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Former assistant principal of Virginia school where 6-year-old shot teacher charged with child abuse


The former assistant principal of a Virginia elementary school where a 6-year-old student shot his teacher in 2023 has been indicted on child abuse charges, court records show.

Parker is facing eight counts related to the day of the shooting, according to the online docket, each of which carries a maximum sentence of five years in prison. A warrant has been issued for her arrest, the docket shows.

Court records filed in Newport News Circuit Court were unsealed Tuesday, about a month after a grand jury filed the charges.

NBC News could not immediately obtain a copy of the indictment for details on the charges.

The Newport News Commonwealth Attorney’s Office did not immediately respond Tuesday to a request for comment. It was not immediately known if Parker had legal representation and she could not be reached for comment.

The Jan. 6, 2023, shooting of first-grade teacher Abigail Zwerner raised concerns about potential security failures at Richneck Elementary School in Newport News and in a school district rattled by other incidents of gun violence at other campuses.

Authorities say Zwerner was intentionally shot by one of her students but escorted her panicked class to safety. A bullet ripped through Zwerner’s left hand, rupturing bones before it lodged in her upper chest, leaving behind fragments.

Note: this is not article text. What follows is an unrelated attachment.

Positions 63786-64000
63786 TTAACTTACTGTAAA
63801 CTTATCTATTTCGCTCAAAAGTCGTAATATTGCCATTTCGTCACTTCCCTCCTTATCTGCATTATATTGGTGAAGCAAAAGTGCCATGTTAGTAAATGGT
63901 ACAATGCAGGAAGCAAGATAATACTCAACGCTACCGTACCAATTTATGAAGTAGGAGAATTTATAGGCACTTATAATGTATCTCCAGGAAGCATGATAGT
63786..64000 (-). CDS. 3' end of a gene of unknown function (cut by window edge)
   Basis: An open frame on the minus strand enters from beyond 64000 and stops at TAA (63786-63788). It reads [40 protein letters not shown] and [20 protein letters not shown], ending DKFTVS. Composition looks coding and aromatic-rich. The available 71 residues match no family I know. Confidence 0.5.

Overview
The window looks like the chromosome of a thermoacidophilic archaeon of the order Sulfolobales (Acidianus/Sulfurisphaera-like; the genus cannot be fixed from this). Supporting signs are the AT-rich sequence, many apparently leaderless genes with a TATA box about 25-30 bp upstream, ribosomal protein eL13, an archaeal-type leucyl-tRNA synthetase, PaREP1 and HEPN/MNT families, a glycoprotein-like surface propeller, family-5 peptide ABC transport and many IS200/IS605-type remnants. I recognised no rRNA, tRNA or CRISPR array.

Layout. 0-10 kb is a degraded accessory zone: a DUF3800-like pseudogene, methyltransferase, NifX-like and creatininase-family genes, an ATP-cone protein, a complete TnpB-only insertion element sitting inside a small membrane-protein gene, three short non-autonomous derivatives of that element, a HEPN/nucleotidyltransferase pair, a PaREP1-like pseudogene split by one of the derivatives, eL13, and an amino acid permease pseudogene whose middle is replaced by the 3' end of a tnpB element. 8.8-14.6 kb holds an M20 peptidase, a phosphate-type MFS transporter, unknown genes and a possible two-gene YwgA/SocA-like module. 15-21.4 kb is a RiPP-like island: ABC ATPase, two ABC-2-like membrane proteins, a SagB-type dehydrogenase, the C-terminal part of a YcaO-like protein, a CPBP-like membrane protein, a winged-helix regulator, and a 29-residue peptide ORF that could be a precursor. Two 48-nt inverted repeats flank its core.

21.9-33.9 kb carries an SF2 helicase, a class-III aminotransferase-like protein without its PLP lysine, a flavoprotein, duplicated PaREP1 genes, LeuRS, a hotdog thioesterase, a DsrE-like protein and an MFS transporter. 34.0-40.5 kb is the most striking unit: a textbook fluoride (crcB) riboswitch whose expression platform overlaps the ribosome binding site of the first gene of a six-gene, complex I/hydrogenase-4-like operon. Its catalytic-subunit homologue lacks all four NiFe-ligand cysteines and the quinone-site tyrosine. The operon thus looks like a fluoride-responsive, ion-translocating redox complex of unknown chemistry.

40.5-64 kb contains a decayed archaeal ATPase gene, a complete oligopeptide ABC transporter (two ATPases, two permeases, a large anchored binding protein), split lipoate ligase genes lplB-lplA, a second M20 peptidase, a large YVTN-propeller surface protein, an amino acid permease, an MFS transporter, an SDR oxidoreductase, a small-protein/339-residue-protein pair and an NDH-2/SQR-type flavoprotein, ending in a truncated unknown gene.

Three months after the classroom shooting, she filed a $40 million lawsuit against the school district alleging that administrators failed to listen to multiple warnings from staff and students that the child had a handgun. Parker resigned in the wake of the suit.

Lawyers for Zwerner welcomed additional charges in the case on Tuesday.

“These charges are very serious and underscore the failure of the school district to act to prevent the tragic shooting of Abby Zwerner,” attorneys Diane Toscano, Kevin Biniazan and Jeffrey Breit said in a statement. “The school board continues to deny their responsibility to Abby, and this indictment is just another brick in the wall of mounting failures and gross negligence in their case.”

The boy’s mother, Deja Taylor, was sentenced to two years in December on a state charge of felony child neglect.

Taylor must begin her state sentence after she finishes serving 21 months on a related federal charge. She pleaded guilty in June to a charge of using marijuana while owning a gun, which is illegal under federal law, and was sentenced in November.

James Ellenson, a lawyer for Taylor, told NBC News on Tuesday that he would have wanted to see charges against school officials sooner, believing his client doesn’t share all the burden of responsibility on the day of the shooting.

The charges against a former school official represent a new frontier in school gun-violence-related prosecution, Ellenson added.

“I think we’re plowing new ground,” he said.

The local prosecutor, Howard Gwynn, told NBC News following the shooting that he would not seek charges against the student, given his age.

Seven separate lawsuits were filed in January on behalf of parents and guardians claiming multiple counts of negligence against school leadership. Emily Mapp Brannon, a lawyer for the families, said in a statement that “the suffering of the students of Richneck has been ignored.”

“These charges suggest that there is sufficient evidence that the students of Richneck were placed in peril by the very hands entrusted to protect them,” Brannon said. “As a representative of seven families, I remain optimistic that our criminal justice system will provide answers to the Richneck community. For the first time in over a year, the families may find comfort in knowing that the administration is being held accountable.”


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